To achieve safe schools, mental health resources are key
By Amy Briesch and Sandra M. Chafouleas
Whenever a mass shooting takes place in schools, the public debate often focuses on the laws or policies that could have prevented the tragedy. But preventing school violence requires more than a gun policy. This requires both crisis prevention and response that takes into account the emotional well-being of students – not just their physical safety.
Preventing school violence also requires professionals — counselors, psychologists, and social workers — who know how to create an emotionally safe environment, which research shows is essential to safe schools. Unfortunately, statistics show that there is a critical shortage of such employees. Staffing shortages have become a major obstacle to creating emotionally safe schools for children.
As school psychology teachers who train future school psychologists, we know that school counselors, psychologists and social workers are in short supply. Although school shootings have led to an increase in the hiring of police officers to serve in schools, the hiring of school mental health experts has not kept pace. Demand is outstripping supply, a trend that is expected to continue for years to come.
The employment of school counselors is expected to increase by 11% over the next decade. However, there are not enough trained professionals to fill the positions. Current ratios are already double what they should be, with one school counselor per 464 students and one school psychologist per 1,200 students. These ratios are even higher in schools where most students are members of ethnic or racial minorities.
Better-staffed schools are more likely to use preventative and restorative approaches to student violence—those that aim to educate, rather than those that simply aim to punish. In understaffed schools, providers are only managing to deal with emergencies, rather than doing the preventative work needed to make schools safer and more efficient.
Key prevention and restoration activities aimed at promoting emotionally safe environments include:
- Promote connected communities: Research has found that when students feel more comfortable at school and feel like they belong, they are less likely to engage in aggressive behavior at school, even when they have been the victim of violence. at home. Key activities such as group decision-making, teamwork and conflict resolution – often led by teachers with support from school mental health staff – can help build this kind of community.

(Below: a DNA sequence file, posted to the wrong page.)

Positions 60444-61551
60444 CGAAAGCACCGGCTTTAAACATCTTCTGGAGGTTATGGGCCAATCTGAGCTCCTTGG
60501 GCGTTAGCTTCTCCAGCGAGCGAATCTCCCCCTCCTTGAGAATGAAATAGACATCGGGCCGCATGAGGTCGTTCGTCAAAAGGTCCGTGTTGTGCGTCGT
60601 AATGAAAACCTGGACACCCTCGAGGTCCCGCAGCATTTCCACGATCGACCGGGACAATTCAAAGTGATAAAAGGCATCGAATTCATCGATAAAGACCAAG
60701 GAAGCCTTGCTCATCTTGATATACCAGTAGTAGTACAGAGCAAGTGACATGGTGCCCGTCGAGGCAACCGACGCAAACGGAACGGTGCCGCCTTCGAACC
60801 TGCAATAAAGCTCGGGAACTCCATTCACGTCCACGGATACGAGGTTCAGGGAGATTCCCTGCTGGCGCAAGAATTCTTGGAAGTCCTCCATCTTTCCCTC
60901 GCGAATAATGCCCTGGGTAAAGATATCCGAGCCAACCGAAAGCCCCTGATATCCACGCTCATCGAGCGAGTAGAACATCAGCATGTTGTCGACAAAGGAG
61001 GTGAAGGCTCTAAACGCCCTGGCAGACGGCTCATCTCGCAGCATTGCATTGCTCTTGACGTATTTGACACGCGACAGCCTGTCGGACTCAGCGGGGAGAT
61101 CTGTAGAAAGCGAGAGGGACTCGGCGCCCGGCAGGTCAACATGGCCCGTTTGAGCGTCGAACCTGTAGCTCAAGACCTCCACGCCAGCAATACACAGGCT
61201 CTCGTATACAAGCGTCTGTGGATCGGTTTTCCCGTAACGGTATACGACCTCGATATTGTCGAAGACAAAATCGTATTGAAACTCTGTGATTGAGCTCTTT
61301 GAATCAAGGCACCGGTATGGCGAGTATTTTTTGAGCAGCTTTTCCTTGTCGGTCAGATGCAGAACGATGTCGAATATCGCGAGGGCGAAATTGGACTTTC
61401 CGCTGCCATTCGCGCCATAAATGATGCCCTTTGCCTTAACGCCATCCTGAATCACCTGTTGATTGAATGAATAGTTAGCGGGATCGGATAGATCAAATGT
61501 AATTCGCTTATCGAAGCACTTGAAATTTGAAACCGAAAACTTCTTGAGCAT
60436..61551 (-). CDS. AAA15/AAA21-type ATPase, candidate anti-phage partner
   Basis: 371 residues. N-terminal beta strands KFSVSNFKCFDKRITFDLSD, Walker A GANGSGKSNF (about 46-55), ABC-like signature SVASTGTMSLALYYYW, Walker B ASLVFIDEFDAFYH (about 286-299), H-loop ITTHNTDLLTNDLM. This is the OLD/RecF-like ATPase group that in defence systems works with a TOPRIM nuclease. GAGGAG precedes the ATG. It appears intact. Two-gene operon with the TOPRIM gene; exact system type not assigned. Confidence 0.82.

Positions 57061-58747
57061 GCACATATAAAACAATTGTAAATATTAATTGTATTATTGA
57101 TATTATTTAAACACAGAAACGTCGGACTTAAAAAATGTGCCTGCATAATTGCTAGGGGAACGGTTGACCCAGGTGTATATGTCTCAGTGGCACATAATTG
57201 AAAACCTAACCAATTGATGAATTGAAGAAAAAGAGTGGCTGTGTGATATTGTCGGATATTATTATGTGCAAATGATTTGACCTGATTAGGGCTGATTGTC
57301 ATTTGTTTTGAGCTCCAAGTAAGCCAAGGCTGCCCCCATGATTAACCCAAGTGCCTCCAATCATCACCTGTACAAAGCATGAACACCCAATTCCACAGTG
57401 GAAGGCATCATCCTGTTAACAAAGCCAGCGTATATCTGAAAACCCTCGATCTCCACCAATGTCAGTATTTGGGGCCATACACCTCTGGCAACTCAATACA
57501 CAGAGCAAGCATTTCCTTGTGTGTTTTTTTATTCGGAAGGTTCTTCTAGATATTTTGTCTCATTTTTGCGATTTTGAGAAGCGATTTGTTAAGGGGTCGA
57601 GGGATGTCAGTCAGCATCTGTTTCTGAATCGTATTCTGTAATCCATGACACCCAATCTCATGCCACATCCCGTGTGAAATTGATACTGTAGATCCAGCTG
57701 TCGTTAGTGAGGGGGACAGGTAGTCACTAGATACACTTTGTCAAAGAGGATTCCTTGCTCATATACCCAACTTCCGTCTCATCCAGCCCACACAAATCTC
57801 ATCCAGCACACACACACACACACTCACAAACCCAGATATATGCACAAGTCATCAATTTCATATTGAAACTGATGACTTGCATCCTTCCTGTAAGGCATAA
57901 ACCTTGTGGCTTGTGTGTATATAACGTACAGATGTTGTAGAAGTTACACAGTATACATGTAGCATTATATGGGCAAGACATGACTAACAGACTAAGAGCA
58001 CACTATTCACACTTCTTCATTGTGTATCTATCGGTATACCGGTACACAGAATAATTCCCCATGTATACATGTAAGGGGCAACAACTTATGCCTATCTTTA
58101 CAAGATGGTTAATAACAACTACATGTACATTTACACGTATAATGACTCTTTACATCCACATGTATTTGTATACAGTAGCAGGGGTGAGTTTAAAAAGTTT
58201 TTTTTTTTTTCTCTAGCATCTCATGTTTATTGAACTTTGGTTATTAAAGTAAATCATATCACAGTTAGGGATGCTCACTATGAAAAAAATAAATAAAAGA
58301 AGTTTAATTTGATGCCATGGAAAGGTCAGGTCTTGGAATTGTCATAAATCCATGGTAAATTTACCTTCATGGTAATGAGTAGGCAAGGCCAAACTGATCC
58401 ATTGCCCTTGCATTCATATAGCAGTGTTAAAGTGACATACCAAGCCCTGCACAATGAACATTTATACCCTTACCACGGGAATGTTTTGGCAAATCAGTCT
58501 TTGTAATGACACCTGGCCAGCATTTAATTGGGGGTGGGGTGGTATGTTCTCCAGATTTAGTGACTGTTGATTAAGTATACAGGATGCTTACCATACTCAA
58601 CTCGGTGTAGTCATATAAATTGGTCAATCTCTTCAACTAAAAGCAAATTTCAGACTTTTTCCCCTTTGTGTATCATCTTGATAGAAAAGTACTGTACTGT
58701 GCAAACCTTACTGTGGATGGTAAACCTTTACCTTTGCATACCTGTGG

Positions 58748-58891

- Teaching social-emotional skills: School mental health professionals can help ensure that all students learn strategies to identify their feelings, calm themselves, and connect with others. Students with these skills not only have fewer conduct problems and less emotional distress in school, but also get better grades. Most states, however, do not require schools to teach these skills to all students.
- Intervene early: Schools are in a unique position to provide proactive supports when the data suggests a widespread need. For example, rates of anxiety and depression among young people have doubled since the start of the pandemic, so that up to 20% of students in a class can be affected. Targeted therapeutic supports delivered in small groups by school mental health staff can help prevent the development of future disorders.
- Provide accessible mental health support: Schools can be a primary source of mental health support for youth in crisis. This includes both the provision of direct services at school and the coordination of care with community providers. For many students, especially students of color and those with fewer financial resources, school may be the only accessible way to receive mental health treatment.
Preparation of school personnel
Even before the COVID-19 pandemic, and far more severely since it began, schools struggled to provide enough mental health support to students due to insufficient staff.
Several federal bills seek to increase the number of mental health workers in schools. A bill would help expand the pipeline by subsidizing the cost of graduate training for those who commit to work in the schools. Another would provide grants directly to schools to fund additional positions in schools. However, experts predict that the two bills only have a 3% chance of being passed by Congress.
Amy Briesch is an associate professor of school psychology at Northeastern University. Sandra M. Chafouleas is a professor of educational psychology at the University of Connecticut.
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